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Antioxidants: Our Natural Protectors


Ripe cherries hanging from a cherry tree branch. Water droplets on fruits, cherry orchard after the rain

Antioxidants protect us. They are our bodies' natural defences against oxidant agents that damage or destroy our tissues, initiating disease and accelerating normal aging.

Antioxidants protect us. They are our bodies' natural defences against oxidant agents that damage or destroy our tissues, initiating disease and accelerating normal aging. Our defence team of antioxidants includes enzymes, minerals and nutrients such as vitamins C and E, coenzyme Q10, alpha-lipoic acid, glutathione, taurine, carotenoids and flavonoids. Whenever these antioxidant defences are breached, whether through mineral or nutrient deficiencies, or simply excessive oxidative challenge, oxidative reactions self-propagate and explode out of control, mutating DNA, crippling enzymes and disrupting membranes. As cells disintegrate, oxidative products leak out of cells to travel around the body and attack at other sites. As they escape antioxidant restraints, oxidative processes can amplify into inflammation.


The inflammatory response

Inflammation is the immune system's response to tissue injury. It eliminates the offending agent, removes the debris and initiates healing. However, the immune system employs oxidative activity to do its work. If oxidation gets out of balance, inflammation can cascade out of control. Long-term, chronic inflammation is implicated in atherosclerosis (clogged arteries) and other cardiovascular diseases, various cancers, intestinal malabsorption conditions, cataracts, macular degeneration, osteoporosis, prostate hypertrophy and multiple degenerative brain diseases, including Parkinson's, multiple sclerosis and dementia.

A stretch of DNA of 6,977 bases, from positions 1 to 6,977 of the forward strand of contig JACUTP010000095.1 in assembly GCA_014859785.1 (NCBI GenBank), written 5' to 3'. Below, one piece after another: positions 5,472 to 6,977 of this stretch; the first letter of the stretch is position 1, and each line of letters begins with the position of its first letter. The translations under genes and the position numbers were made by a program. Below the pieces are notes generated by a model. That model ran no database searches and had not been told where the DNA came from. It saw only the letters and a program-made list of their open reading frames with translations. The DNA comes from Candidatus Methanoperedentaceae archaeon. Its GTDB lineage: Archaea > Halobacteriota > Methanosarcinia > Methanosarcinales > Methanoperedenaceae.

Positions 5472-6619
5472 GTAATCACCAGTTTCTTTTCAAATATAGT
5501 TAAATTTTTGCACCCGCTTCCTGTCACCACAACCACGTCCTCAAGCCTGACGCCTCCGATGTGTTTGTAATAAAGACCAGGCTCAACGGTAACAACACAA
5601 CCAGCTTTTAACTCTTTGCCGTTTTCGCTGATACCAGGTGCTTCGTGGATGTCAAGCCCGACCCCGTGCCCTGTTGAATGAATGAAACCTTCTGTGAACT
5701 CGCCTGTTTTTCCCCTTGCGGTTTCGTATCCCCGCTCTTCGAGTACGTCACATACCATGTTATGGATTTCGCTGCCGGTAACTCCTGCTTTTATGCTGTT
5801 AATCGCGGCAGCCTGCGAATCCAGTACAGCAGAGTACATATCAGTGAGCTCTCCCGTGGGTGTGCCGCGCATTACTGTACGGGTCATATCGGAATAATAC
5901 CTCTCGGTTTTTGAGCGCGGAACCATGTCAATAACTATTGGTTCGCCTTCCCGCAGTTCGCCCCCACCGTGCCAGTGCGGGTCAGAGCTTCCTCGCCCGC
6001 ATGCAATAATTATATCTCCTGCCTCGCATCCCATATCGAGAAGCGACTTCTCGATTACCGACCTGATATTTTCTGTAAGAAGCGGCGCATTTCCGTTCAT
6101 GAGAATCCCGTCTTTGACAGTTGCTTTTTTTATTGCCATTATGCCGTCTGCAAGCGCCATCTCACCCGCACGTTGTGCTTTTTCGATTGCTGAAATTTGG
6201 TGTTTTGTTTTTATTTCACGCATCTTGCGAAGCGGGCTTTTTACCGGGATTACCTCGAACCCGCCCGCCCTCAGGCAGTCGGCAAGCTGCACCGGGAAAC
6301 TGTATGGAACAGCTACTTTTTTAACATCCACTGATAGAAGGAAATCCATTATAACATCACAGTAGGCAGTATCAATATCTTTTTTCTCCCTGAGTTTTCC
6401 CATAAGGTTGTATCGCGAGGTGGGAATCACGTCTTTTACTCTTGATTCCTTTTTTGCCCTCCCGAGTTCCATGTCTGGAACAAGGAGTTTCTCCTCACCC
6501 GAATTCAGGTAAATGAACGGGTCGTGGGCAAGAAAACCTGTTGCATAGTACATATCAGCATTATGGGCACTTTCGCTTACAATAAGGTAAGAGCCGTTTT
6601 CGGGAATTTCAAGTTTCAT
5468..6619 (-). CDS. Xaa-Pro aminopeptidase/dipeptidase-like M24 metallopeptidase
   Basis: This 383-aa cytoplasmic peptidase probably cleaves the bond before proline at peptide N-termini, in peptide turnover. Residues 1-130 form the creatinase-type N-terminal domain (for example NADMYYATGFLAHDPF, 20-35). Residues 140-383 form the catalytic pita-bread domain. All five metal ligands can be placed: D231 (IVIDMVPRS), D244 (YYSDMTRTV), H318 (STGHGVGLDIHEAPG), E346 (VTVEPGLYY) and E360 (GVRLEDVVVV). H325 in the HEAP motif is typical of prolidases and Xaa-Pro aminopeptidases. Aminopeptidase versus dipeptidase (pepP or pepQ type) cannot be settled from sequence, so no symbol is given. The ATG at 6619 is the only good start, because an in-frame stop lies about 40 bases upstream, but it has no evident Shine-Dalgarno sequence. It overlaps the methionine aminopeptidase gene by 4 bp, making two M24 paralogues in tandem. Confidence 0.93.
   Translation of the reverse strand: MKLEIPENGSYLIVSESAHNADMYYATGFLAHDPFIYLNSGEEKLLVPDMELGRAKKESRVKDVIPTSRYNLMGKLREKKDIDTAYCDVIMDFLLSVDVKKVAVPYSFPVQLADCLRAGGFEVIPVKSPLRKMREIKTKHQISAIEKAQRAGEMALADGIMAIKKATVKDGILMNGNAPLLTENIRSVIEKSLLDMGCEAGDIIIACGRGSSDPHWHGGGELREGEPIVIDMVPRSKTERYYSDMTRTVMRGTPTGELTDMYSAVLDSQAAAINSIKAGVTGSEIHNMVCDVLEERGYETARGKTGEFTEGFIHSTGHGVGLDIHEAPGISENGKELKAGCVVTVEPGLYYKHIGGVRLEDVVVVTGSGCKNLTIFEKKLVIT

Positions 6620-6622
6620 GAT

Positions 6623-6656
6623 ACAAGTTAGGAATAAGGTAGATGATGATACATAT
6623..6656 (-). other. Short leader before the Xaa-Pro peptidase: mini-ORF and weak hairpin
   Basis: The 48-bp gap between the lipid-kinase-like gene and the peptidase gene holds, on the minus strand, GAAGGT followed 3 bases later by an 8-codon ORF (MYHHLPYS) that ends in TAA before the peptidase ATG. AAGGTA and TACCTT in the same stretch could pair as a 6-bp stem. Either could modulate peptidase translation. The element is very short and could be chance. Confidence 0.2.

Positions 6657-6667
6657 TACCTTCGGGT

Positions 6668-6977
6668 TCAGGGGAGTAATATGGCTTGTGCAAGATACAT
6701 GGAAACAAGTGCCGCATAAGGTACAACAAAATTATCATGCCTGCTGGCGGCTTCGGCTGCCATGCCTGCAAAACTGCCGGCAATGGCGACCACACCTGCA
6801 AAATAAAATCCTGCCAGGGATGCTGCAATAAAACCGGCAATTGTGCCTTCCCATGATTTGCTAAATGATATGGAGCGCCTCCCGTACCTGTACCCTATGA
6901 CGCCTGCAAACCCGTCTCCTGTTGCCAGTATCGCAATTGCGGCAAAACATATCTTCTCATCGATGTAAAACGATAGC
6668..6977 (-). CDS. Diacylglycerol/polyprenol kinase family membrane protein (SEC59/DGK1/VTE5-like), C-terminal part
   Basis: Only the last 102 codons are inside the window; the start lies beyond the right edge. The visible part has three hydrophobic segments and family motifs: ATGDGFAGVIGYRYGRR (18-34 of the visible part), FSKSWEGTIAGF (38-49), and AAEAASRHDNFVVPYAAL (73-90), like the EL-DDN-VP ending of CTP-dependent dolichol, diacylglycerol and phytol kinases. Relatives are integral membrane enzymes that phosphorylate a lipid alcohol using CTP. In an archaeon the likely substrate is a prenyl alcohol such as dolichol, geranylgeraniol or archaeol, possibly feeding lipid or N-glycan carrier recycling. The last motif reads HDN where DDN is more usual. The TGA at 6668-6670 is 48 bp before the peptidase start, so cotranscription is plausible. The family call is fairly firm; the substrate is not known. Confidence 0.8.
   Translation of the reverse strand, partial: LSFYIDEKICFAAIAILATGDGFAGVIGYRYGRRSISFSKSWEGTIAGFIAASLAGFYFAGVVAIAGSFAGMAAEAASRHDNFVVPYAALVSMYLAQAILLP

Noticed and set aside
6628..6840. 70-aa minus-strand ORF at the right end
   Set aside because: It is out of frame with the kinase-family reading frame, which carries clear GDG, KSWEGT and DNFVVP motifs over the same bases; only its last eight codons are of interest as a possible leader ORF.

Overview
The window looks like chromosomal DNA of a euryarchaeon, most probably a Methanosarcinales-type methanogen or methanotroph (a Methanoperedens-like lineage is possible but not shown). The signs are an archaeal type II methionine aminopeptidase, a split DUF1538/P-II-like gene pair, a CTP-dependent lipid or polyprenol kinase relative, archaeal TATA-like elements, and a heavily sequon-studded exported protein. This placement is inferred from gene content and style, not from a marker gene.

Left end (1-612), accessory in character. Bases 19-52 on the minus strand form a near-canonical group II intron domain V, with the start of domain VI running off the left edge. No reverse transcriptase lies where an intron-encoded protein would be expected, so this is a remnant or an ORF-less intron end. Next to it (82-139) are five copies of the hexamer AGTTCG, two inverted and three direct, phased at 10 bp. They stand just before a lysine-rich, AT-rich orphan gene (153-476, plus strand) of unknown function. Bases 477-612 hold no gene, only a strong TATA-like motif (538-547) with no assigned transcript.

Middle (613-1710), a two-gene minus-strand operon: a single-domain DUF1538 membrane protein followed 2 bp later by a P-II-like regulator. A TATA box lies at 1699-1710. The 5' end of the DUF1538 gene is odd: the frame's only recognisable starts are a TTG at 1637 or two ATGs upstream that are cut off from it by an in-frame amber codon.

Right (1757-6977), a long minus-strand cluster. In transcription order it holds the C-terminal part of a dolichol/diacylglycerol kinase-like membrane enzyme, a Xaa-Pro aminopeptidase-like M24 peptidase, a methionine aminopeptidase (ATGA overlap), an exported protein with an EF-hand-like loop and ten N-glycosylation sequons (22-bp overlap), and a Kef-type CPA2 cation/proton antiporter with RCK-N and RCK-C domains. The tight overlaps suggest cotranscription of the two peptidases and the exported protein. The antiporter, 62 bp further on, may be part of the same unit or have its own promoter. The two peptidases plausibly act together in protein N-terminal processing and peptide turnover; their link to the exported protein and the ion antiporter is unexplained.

Environmental pollutants

The entire spectrum of environmental pollutants (including petroleum derivatives, solvents, heavy metals), lifestyle factors (smoking, alcoholism, drug abuse) and toxic pharmaceuticals (acetaminophen, for example) are oxidant agents. The pathogens HIV-1, hepatitis viruses, mycoplasmas, fungi and the intestinal bacterium Helicobacter pylori and Giardia trigger tissue oxidation that can readily progress to inflammation. Excessive ultraviolet exposure, chronic emotional stress and food intolerances also contribute to our cumulative oxidative stress. As these diverse agents converge on our antioxidant defences, they can overwhelm our limited adaptive capacities. The result: accelerated aging and chronic ill health.